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The Freak-Show of Real Life

If a literary critic were to write of God as an author, I think he may find His characters a bit improbable. In his biography of Charles Dickens G. K. Chesterton writes:

"There is, of course, no paradox at all in saying that if we find in a good book a wildly impossible character it is very probable indeed that it was copied from a real person. This is one of the commonplaces of good art criticism. For although people talk of the restraints of fact and the freedom of fiction, the case for most artistic purposes is quite the other way. Nature is as free as air: art is forced to look probable. There may be a million things that do happen, and yet only one thing that convinces us is likely to happen. Out of a million possible things there may be only one appropriate thing. I fancy, therefore, that many stiff, unconvincing characters are copied from the wild freak-show of real life."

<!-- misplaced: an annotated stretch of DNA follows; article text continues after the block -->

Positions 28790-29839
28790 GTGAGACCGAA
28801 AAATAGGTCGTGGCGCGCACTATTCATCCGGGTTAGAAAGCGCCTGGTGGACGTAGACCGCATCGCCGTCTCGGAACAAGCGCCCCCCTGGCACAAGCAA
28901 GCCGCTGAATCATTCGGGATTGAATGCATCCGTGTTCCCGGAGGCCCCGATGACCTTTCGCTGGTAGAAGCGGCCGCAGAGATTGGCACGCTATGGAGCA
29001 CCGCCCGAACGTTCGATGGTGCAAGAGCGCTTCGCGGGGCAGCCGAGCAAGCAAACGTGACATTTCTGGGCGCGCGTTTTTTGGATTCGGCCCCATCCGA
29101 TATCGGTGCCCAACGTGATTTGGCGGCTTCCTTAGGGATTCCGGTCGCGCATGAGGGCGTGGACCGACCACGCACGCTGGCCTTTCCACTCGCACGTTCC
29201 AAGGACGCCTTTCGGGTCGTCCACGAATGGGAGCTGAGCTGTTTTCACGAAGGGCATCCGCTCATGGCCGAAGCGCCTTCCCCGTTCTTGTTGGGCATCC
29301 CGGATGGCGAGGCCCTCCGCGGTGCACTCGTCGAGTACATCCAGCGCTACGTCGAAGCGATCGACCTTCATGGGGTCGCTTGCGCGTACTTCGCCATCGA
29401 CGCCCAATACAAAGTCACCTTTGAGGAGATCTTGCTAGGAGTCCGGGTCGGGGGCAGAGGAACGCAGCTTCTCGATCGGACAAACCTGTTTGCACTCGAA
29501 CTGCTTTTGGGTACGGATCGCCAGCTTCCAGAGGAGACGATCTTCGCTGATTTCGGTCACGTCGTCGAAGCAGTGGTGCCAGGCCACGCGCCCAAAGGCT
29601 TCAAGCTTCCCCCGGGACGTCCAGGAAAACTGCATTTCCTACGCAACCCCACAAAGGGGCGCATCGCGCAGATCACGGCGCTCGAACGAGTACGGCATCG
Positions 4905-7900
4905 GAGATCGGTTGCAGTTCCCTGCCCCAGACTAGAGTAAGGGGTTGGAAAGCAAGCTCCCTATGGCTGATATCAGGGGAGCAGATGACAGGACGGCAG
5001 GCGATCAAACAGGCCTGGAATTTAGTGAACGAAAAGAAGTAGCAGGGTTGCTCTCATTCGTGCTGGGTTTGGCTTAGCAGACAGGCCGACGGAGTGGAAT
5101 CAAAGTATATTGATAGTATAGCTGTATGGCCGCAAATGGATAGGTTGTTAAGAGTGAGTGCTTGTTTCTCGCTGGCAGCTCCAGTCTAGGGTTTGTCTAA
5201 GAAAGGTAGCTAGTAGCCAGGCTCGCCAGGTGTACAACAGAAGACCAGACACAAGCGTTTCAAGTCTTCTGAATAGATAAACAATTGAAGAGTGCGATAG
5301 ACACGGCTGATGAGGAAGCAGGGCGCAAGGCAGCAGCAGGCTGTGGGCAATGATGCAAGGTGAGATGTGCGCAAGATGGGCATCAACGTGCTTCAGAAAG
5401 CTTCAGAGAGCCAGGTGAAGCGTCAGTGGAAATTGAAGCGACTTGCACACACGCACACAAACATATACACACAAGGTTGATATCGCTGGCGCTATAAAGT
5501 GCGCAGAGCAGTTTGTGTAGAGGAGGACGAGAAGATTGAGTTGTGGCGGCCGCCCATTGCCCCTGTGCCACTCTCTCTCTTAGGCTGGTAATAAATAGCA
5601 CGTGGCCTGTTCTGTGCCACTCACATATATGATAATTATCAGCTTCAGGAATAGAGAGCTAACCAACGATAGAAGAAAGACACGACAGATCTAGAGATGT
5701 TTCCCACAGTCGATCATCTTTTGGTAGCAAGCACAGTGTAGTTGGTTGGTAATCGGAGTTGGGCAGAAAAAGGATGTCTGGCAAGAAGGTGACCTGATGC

From Charles Dickens, by G. K. Chesterton. Chapter 5.


Erica said…
I read a book about writing that points out that in some ways an author's job is harder than God's because everything has to be probable in a book. (Not being omnipotent probably makes things harder as well.)